||Moreno's Golden Theatrical Rule: An Application in a Productivity Development Project
||Journal 17 December 2008
||This article provides an account of how Moreno's Golden Theatrical Rule was used to develop productivity in the New Zealand Immigration Contact Centre. When attended to, the relationship between the variables of the Golden Theatrical Rule, motion, state, and time, creates a unity that produces satisfying results. Interventions are described and commentary presented in relation to each of these variables, as well as the impact of the productivity project on the contact centre.
||Career Planning - A Psychodramatic Approach
||Journal 8 December 1999
||The author asserts that the career counsellor's role is similar to that of a psychodrama director to the protagonist in that both focus on the person's passage through life. She describes an approach to career planning that utilizes the principles of psychodramatic theory. It is suggested that psychodrama in career planning offers the individual the opportunity to enact psychodramatic roles that are central to their personality. The author describes an approach to career planning based on the principles of psychodrama. She asserts that the career counsellor's role is similar to that of a psychodrama director, in that both focus on the person's passage through life. The structure of the career planning session is described together with philosophical and psychodramatic principles used in the planning process. It is suggested that psychodrama in career planning offers the individual the opportunity to enact psychodramatic roles that are central to his or her personality.
||Book Review: The Art of Facilitation: the essentials for leading great meetings and creating group synergy
||Journal 16 December 2007
||The Art of Facilitation the essentials for leading great meetings and creating group synergy by Dale Hunter, Stephen Thorpe, Hamish Brown, and Anne Bailey, Reviewed by Vivienne Thomson. The authors of this new book all live and work in Auckland, New Zealand, and have drawn on their work as members of Zenergy, a company that specialises in facilitation, mediation, coaching and facilitator training. While Dale Hunter, a co-founder of Zenergy, presents the bulk of the content, the book is the result of the authors' collective effort and wide range of experiences and expertise. It is a revised and updated edition of The Art of Facilitation first published in 1994 incorporating new thinking and research. There is now a chapter on 'Facilitation Online' that highlights the benefits and issues associated with facilitating online groups. In addition, Hamish Brown, ANZPA member and psychodramatist, has contributed a chapter entitled 'Facilitation and therapeutic group work' in which he relates spontaneity, warm up, role theory, and creative genius to facilitation.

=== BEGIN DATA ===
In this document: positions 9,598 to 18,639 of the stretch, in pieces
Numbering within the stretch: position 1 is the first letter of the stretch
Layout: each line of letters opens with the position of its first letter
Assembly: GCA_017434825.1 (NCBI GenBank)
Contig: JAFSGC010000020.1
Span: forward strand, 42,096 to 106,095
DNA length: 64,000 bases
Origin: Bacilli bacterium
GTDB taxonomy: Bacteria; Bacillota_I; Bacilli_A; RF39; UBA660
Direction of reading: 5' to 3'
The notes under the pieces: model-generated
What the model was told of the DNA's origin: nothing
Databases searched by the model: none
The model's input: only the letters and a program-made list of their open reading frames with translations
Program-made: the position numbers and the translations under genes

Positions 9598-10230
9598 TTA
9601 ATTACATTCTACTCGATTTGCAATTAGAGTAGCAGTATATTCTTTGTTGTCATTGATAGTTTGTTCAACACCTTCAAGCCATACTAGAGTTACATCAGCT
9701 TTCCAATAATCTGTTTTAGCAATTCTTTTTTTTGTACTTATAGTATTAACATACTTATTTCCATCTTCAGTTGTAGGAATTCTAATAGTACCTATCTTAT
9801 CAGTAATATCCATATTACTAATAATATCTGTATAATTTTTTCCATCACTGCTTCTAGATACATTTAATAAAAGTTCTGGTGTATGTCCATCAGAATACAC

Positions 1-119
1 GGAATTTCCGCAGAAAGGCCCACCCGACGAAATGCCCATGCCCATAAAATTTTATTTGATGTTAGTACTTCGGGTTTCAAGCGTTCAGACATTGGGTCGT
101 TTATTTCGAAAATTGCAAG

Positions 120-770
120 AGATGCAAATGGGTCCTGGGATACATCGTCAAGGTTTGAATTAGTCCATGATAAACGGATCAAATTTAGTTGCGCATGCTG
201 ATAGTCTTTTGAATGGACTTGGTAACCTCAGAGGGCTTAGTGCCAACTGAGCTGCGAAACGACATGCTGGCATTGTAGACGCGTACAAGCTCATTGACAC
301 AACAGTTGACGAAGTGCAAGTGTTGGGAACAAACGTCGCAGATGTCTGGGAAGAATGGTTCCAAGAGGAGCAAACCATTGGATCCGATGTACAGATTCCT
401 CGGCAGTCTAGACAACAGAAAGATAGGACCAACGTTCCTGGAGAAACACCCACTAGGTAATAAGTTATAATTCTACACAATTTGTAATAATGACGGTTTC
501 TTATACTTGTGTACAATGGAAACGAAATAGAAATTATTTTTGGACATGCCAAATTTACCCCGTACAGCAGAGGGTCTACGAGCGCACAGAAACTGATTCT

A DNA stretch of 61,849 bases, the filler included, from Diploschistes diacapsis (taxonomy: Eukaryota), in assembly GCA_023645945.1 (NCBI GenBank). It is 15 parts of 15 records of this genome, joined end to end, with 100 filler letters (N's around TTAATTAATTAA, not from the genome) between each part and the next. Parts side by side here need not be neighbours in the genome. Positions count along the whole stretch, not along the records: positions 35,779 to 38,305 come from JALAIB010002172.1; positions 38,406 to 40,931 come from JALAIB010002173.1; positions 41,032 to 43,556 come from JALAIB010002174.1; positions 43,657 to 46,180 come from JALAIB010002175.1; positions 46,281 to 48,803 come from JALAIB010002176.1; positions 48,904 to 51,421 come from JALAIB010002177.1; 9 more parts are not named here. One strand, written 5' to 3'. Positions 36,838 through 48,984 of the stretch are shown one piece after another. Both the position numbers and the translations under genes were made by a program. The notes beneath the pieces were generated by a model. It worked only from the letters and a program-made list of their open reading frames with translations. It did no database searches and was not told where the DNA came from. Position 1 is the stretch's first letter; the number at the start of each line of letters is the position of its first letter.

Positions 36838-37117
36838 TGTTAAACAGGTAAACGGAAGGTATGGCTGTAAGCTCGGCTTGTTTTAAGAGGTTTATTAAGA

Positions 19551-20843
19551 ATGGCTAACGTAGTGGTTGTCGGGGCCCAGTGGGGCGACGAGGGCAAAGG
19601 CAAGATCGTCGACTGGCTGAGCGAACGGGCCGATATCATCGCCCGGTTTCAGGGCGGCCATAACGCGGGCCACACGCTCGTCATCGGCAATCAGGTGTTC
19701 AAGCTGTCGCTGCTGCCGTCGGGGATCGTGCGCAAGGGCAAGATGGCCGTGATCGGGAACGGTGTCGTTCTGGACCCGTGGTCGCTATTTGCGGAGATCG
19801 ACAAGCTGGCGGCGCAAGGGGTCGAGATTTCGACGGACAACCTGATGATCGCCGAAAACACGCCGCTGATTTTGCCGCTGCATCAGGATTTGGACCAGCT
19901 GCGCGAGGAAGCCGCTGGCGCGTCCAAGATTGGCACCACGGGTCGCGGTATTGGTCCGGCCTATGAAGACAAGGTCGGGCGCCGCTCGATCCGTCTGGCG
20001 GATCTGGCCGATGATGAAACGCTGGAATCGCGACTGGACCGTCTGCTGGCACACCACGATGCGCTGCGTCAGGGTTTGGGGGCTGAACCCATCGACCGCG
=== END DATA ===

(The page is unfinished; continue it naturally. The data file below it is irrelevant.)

||Reflections on Role Theory
||Journal 23 December 2014
||Max Clayton, role theory, Zerka Moreno
||I am a child playing in the sand arranging and rearranging the sand to create forms that are my own form of art and meaning. I am constructing and deconstructing, involved with the texture of the sand, the tactile sense of the grains passing through my hands. I notice how the sand moves in response to my touch and the weight or wetness of the mounds. Sometimes the grains sparkle and I am reminded that sand is essentially glass and a central component in the manufacturing of steel. My father works with both glass and steel he is a sculptor and engineer. It is not lost on me how significant he is as an ever present influence on me; and my mother, too, who is a source of inspiration for my creative endeavours. All the world is in a grain of sand. The simple act of playing in the sand gives me pleasure. Others watching are also enjoying the naive play. It is even more fun when I am with playmates engaging in the sand play when the results of our collective endeavour expand, our ideas transform as we connect with each other and our constructions meet up. Our delight is mutual.
|Faisandier, John; Thomson, Vivienne
||Social Atom Repair and Lifelong Learning
||Journal 23 December 2014
||Joan Chappell was one of the great thinkers and quiet toilers in AANZPA. She died in 2013 at the age of 92 in Tauranga after a life of working as a psychiatrist, GP and psychodramatist. She grew up in England, moved to Christchurch in the early 1970s before retiring to a 'lifestyle village' in Tauranga in 1992. She was not easily understood by many in AANZPA. Vivienne Thomson and I were her only two TEPITs (Trainer, Educator, Practitioner in Training) because somehow we were able to tune in to her way of working. At conferences and FTINZ meetings she would make herself available to us, sometimes at 7 in the morning for supervision. Despite, and perhaps because of, her quirky way of working we gained a tremendous amount from Joan.